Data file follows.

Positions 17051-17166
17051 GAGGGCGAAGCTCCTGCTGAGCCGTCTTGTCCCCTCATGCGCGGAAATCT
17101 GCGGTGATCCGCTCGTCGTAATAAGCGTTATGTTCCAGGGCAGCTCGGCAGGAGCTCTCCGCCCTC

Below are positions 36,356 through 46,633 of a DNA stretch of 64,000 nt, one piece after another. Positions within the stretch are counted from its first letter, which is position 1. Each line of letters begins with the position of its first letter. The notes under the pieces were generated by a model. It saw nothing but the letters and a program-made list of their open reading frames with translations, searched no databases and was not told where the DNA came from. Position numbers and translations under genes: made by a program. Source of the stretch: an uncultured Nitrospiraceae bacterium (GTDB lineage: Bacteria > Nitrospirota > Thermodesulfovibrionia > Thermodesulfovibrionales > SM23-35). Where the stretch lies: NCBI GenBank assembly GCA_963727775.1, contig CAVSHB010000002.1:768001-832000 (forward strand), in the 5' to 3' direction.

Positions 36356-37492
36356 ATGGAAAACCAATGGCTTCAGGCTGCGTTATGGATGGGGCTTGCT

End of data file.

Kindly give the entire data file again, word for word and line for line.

Positions 17051-17166
17051 GAGGGCGAAGCTCCTGCTGAGCCGTCTTGTCCCCTCATGCGCGGAAATCT
17101 GCGGTGATCCGCTCGTCGTAATAAGCGTTATGTTCCAGGGCAGCTCGGCAGGAGCTCTCCGCCCTC

Below are positions 36,356 through 46,633 of a DNA stretch of 64,000 nt, one piece after another. Positions within the stretch are counted from its first letter, which is position 1. Each line of letters begins with the position of its first letter. The notes under the pieces were generated by a model. It saw nothing but the letters and a program-made list of their open reading frames with translations, searched no databases and was not told where the DNA came from. Position numbers and translations under genes: made by a program. Source of the stretch: an uncultured Nitrospiraceae bacterium (GTDB lineage: Bacteria > Nitrospirota > Thermodesulfovibrionia > Thermodesulfovibrionales > SM23-35). Where the stretch lies: NCBI GenBank assembly GCA_963727775.1, contig CAVSHB010000002.1:768001-832000 (forward strand), in the 5' to 3' direction.

Positions 36356-37492
36356 ATGGAAAACCAATGGCTTCAGGCTGCGTTATGGATGGGGCTTGCT